Monday, November 3, 2014

Mrs. Wilson's Travels

           After President Woodrow Wilson’s death in 1924 his wife, Edith Bolling Galt Wilson, remained dedicated to her husband’s work and memory. She personally worked with President Wilson’s biographer and with those responsible for writing the 1944 film, Wilson.[1] Mrs. Wilson was also responsible for preserving her husband’s birthplace in Staunton, Virginia as a museum, and it was Mrs. Wilson who donated their S Street home in Washington, D.C. and its contents to the National Trust for Historic Preservation after her death.[2] However, the former First Lady was not satisfied in protecting her husband’s legacy in the United States, and she often traveled abroad in order to continue her work around the world.
            Mrs. Wilson became familiar with international travel during her husband’s time in office. After World War I, Mrs. Wilson accompanied her husband to Europe while he negotiated the Treaty of Versailles, making her the first current First Lady to travel to Europe.[3] After President Wilson’s death, Mrs. Wilson felt that, in addition to guarding her husband’s historical reputation, it was her duty to travel the world in order to continue the work that he started with the League of Nations.
President and Mrs. Wilson in Paris, Photo from Library of Congress
           In 1929, Mrs. Wilson set off on a world tour, during which she visited China, England, France, and Japan. Her cousin, Rudolph Bolling Teusler, was the head of the St. Luke’s International Hospital in Tokyo at the time, and he came to the United States in order to be with Mrs. Wilson as she traveled from New York to Paris. Teusler’s wife, children, and one of his coworkers from St. Luke’s eventually joined the party in France.[4] Mrs. Wilson made more trips in the 1930’s to new places, such as Egypt, Poland, Germany, and Mexico. Every year, Mrs. Wilson traveled to Geneva, Switzerland, the head quarters of the League of Nations, in order to “observe the workings of the organization her husband has labored so hard to establish.”[5]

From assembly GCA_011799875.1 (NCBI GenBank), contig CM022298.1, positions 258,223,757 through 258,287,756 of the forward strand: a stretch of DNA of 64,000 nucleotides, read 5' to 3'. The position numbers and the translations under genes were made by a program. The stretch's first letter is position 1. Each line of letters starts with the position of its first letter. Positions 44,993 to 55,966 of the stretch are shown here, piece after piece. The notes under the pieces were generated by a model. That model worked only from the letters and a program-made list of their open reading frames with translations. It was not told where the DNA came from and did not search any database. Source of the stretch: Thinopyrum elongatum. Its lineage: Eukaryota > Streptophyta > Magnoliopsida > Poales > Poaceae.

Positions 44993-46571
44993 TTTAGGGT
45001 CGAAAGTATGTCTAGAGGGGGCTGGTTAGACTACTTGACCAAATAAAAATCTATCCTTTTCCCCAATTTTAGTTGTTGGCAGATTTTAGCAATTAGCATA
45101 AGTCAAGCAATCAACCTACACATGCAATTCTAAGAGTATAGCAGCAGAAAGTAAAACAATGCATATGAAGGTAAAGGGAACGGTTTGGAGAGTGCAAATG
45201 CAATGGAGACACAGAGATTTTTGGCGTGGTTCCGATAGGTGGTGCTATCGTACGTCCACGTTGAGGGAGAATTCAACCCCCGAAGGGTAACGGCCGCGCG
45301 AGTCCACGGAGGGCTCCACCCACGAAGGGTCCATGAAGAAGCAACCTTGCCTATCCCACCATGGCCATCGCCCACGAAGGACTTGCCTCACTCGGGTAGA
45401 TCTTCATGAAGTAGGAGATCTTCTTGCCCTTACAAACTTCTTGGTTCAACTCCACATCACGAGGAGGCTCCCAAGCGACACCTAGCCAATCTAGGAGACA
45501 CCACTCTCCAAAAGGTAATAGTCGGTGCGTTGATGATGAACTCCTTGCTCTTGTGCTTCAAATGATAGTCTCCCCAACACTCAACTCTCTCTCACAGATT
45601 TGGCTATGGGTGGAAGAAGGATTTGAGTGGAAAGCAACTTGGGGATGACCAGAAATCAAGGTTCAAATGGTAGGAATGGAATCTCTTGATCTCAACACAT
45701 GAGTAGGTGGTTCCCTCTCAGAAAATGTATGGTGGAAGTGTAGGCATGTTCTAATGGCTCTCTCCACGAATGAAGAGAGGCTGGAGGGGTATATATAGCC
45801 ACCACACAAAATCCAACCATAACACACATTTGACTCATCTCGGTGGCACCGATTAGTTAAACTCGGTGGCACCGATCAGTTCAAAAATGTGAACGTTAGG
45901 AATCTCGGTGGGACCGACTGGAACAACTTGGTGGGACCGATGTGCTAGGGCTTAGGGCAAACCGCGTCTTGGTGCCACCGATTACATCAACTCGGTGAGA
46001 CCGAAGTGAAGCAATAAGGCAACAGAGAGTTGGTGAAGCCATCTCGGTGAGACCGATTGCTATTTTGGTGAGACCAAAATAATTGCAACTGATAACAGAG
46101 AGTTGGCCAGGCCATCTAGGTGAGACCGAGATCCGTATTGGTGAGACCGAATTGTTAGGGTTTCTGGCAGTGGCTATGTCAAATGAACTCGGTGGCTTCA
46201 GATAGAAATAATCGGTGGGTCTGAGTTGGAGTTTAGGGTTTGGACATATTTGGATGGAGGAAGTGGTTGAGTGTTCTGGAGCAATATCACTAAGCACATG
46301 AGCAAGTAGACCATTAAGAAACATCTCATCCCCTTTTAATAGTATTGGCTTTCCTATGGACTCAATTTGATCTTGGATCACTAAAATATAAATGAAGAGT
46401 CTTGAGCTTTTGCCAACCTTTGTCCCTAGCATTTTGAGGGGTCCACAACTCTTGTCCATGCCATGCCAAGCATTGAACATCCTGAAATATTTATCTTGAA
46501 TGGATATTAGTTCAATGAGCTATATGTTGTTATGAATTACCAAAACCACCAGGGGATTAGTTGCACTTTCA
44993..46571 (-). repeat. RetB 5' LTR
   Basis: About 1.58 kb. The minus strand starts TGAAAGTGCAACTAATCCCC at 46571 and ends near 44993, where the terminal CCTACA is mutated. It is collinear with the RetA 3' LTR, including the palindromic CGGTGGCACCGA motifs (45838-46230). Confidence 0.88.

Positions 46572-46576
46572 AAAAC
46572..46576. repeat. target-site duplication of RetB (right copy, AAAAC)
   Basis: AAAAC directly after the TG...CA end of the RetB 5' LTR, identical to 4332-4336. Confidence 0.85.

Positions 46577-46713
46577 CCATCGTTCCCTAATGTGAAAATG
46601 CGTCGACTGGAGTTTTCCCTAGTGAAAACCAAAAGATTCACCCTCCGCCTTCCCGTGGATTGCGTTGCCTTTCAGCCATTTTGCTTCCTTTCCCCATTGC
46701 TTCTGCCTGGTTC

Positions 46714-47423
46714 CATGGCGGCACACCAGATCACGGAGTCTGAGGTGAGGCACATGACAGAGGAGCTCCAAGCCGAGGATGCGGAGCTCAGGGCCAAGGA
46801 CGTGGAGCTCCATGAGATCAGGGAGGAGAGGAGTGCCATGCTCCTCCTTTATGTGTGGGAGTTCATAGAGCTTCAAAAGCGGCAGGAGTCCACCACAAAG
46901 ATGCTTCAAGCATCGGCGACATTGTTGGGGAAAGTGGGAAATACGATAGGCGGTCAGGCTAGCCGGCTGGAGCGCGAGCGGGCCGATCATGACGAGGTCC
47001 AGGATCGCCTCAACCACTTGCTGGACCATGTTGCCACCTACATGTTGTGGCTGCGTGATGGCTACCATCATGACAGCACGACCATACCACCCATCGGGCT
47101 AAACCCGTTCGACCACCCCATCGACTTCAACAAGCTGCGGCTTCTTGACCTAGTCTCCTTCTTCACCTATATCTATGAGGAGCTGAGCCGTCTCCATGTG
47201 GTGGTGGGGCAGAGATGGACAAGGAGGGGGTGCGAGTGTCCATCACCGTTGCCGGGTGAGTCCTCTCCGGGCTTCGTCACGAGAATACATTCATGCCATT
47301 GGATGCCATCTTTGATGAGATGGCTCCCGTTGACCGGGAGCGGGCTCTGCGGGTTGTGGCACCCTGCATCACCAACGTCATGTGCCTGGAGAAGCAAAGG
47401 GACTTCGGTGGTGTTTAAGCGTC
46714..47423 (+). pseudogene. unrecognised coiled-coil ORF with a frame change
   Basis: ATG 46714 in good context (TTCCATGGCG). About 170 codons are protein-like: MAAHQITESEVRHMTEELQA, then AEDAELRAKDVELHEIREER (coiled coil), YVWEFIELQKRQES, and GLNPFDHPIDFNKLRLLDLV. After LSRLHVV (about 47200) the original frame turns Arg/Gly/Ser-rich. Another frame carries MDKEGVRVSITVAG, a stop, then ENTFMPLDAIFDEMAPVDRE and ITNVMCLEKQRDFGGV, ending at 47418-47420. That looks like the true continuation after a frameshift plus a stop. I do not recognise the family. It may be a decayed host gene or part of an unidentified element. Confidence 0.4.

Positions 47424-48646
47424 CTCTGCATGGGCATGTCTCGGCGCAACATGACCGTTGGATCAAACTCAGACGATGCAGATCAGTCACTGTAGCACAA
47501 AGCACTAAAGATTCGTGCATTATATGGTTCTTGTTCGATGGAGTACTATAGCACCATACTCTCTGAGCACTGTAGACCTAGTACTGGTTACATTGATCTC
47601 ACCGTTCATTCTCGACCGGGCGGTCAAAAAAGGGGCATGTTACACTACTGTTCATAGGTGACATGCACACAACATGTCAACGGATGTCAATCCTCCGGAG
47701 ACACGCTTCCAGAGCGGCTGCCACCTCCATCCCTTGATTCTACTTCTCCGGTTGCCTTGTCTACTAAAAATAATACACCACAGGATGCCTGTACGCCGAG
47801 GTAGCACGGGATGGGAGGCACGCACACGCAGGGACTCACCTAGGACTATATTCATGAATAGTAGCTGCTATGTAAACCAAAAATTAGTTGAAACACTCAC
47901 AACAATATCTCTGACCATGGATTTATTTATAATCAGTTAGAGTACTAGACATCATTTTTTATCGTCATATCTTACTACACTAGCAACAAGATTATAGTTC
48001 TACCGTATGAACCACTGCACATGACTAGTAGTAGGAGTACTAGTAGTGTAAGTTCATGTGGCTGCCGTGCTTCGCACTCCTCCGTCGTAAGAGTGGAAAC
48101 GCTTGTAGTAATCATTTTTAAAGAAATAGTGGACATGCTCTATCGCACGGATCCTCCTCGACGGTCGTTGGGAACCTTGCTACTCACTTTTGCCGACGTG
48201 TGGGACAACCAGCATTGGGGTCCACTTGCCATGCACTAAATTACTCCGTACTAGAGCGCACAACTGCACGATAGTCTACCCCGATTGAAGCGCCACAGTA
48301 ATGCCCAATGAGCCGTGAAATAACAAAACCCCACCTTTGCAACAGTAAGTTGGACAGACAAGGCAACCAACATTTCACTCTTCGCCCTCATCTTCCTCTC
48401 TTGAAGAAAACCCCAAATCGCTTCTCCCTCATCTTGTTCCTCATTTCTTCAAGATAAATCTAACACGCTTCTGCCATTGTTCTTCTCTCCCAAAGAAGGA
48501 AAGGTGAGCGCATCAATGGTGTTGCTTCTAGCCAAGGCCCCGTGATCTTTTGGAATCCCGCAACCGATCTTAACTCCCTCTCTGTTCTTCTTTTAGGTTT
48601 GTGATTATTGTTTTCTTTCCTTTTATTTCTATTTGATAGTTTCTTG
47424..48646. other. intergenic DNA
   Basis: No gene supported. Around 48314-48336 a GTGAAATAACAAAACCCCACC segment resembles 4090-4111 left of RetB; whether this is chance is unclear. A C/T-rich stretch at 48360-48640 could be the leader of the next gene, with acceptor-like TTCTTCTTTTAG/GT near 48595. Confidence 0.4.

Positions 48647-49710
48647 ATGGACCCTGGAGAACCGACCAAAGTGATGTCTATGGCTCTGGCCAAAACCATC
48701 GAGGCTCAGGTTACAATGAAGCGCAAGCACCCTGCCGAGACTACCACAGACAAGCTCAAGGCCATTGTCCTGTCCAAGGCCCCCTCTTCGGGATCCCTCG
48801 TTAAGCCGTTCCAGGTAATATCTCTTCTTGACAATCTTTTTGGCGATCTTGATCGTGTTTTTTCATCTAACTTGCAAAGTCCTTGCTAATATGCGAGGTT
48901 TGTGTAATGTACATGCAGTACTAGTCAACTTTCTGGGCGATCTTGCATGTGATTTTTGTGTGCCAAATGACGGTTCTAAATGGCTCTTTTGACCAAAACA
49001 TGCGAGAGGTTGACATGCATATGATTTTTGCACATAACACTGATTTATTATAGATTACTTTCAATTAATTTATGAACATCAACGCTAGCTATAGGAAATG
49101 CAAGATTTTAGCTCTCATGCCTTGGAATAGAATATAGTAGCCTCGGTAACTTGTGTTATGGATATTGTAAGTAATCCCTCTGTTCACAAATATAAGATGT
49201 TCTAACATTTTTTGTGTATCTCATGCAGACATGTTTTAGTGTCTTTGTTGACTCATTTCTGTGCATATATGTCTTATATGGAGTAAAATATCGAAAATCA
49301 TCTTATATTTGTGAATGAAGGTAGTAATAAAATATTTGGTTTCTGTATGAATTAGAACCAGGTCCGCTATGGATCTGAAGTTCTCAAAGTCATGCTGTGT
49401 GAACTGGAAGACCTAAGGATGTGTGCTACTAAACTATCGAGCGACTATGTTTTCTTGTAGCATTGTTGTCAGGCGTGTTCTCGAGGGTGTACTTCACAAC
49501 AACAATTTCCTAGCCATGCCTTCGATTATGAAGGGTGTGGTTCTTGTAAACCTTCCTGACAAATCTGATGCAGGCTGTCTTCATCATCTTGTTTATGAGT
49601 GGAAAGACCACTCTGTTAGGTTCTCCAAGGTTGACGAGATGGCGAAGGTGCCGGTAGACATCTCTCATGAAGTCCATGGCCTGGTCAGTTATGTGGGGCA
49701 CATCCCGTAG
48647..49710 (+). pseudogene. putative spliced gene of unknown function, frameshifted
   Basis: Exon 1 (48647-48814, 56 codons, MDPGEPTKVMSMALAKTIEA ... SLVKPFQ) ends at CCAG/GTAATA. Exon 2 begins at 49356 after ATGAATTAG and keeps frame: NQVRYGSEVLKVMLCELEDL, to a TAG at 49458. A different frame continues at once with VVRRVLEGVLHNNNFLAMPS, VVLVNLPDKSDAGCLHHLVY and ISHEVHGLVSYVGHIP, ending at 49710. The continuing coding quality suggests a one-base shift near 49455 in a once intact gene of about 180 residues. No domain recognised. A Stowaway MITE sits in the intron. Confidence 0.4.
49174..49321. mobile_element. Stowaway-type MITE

However, while Mrs. Wilson certainly worked to support the League of Nations after her husband’s death, other Americans continued to reject the idea. Many people in congress were afraid that the United States would become a de facto member if they worked too closely with the League of Nations, and Washington therefore avoided working with Geneva whenever possible. Furthermore, the League’s association with the very flawed Treaty of Versailles soon caused the international community to lose faith and confidence in the League of Nations.[6]
President Roosevelt signing the Declaration of War with Japan, Photo from Library of Congress
             However, the idea of an international organization did not disappear. On December 8, 1941, with Mrs. Wilson in the audience, President Franklin D. Roosevelt asked Congress to declare war on the Japanese Empire, bringing the United States into World War II. The war ended a little less than four years later and the American public, by then veterans of two global conflicts, supported the idea of a new organization, which would become the United Nations.


-Sophia Vayansky, Fall 2014 Intern





[1] “First Lady Biography: Edith Wilson,” National First Ladies’ Library.
[2] Caroli, Betty Boyd, “Edith Wilson,” Encyclopedia Britannica.
[3] “First Lady Biography: Edith Wilson,” National First Ladies’ Library.
[4] Streich, Mary, “Edith Wilson & the Orient: 1928, 1932.”
[5] Streich, Mary, “Edith Wilson & the Orient: 1928, 1932.”

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